Bible & Theology

Does God Show Mercy and Forgiveness Because We Are Merciful and Forgiving?

In the Sermon on the Mount, we read, “Blessed are the merciful, for they shall receive mercy” (Mt. 5:7). In the same sermon, Jesus teaches his disciples to pray, “forgive us our debts, as we also have forgiven our debtors” (Mt. 6:12); he then explains, “if you forgive others their trespasses, your heavenly Father will also forgive you, but if you do not forgive others their trespasses, neither will your Father forgive your trespasses” (Mt. 6:14-15).

The difficulty in these verses is the relationship between our mercy and forgiveness and God’s mercy and forgiveness. But let’s start by clarifying the actions and attitudes in question.

Our Mercy and Forgiveness

To be merciful is to have compassionate love for one’s fellow man. Benson characterizes the merciful as those who, “inwardly affected with the infirmities, necessities, and miseries of their fellow-creatures, and feeling them as their own, with tender sympathy endeavour, as they have ability, to relieve them.” The love of mercy is one of three things required by God in Micah 6:8. Jesus condemned the Pharisees for neglecting this weightier matter of the law (Mt. 23:23-24) and explained, “I desire mercy” after being maligned for eating with tax collectors and sinners (Mt. 9:10-13).

To forgive is to cancel the debts of another and refuse to be resentful. It can be understood as making four promises:

I will not dwell on this incident.
I will not bring this incident up and use it against you.
I will not talk to others about this incident.
I will not allow this incident to stand between us or hinder our personal relationship.”

God’s Mercy and Forgiveness

To receive mercy is, in the broadest sense, to experience the goodness and kindness of God. But, in context, it must include God’s mercy in salvation. The Beatitudes describe one kind of person; he will see God, inherit the kingdom, and likewise receive mercy. This must refer to a saved person.

To be forgiven by the Father in heaven is to have one’s sins blotted out. The usual sense of forgiveness should not be limited, as has been done by some imaginative commentators.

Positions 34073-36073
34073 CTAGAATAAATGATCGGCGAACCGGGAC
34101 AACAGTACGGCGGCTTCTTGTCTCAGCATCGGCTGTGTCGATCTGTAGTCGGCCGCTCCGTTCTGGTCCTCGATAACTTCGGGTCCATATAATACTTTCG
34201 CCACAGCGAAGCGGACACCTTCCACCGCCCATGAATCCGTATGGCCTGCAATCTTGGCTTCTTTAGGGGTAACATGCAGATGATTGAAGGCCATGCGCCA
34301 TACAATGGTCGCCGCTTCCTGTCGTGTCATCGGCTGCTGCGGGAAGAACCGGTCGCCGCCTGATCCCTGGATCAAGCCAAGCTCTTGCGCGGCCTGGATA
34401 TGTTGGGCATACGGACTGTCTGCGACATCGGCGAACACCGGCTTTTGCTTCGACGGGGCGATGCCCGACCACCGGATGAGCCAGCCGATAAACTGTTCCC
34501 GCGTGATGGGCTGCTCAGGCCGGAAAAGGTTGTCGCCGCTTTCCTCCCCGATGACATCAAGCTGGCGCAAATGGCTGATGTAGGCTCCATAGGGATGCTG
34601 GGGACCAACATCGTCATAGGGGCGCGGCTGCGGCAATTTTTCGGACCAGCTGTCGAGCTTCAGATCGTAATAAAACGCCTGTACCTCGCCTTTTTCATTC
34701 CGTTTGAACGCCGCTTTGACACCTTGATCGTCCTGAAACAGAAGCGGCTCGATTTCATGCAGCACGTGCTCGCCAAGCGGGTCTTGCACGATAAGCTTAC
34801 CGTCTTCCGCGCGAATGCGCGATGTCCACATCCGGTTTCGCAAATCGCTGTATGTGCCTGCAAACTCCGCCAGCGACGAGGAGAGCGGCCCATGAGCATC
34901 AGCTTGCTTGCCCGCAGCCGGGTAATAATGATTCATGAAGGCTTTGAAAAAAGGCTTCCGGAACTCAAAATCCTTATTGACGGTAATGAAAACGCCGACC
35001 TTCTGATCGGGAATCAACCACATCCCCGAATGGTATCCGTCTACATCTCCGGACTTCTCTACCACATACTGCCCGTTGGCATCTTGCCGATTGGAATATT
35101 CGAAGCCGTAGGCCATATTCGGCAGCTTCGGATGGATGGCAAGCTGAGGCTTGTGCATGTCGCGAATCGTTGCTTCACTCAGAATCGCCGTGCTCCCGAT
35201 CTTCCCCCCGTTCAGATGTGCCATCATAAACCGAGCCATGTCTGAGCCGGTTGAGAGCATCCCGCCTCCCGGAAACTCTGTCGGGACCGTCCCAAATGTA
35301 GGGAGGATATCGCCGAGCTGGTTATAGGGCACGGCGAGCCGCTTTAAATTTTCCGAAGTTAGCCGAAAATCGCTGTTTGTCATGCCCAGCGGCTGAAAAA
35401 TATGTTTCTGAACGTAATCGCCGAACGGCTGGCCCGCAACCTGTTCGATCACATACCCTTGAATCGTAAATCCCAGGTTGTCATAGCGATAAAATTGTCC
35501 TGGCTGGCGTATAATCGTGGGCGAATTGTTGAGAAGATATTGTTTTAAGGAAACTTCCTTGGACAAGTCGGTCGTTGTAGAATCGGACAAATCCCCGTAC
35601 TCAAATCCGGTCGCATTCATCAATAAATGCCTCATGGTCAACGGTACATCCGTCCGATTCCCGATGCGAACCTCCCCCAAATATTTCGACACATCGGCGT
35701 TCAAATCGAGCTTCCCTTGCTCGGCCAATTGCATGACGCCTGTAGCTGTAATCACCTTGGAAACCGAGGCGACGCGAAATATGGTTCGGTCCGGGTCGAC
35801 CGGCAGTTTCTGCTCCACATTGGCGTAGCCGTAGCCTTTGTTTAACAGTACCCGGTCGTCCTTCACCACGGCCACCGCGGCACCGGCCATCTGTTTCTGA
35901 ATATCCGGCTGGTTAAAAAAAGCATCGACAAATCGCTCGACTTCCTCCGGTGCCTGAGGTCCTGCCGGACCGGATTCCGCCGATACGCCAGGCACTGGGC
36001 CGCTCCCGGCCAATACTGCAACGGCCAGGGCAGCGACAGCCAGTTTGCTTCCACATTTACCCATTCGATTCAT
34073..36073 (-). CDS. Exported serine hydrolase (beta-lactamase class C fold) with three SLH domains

If, Then?

The relationship between our mercy and forgiveness and God’s mercy and forgiveness is not as clear. But it is a consistent theme in Scripture. “For judgment without mercy will be shown to anyone who has not been merciful” (Ja. 2:13).

With the merciful you show yourself merciful; with the blameless man you show yourself blameless; with the purified you deal purely, and with the crooked you make yourself seem tortuous. You save a humble people, but your eyes are on the haughty to bring them down. (2 Sam. 22:26-28, cf. Ps. 18:25-27).

One way to conceptualize Jesus’ teachings is with a simple “if, then” formula:

If we are merciful → Then God is merciful
If we forgive → Then God forgives

But if this is the whole story, then salvation is a result or reward of our good works and character. Nothing is more contrary to the gospel that is by grace through faith, “not a result of works, so that no one may boast” (Eph. 2:9). In heaven, no one will be able to boast of their mercifulness or forgiveness.

Moreover, all have sinned. If God’s grace depended on our actions, we would all be without hope in the world. But “while we were yet sinners, Christ died for us” (Ro. 5:8). While we were yet unmerciful and unforgiving, Christ died for us.

So, what’s going on here?

Poor in Spirit → Merciful and Forgiving

Context, context, context. Let’s go back to the beginning of the Sermon on the Mount: “And he opened his mouth and taught them, saying: ‘Blessed are the poor in spirit, for theirs is the kingdom of heaven.'” The Beatitudes are not a list of randomly ordered ideas. We cannot scramble them around without disrupting Jesus’ message. The most basic disposition of someone who receives Kingdom blessings (the inheritance of the earth, seeing God, receiving mercy) is poverty of spirit.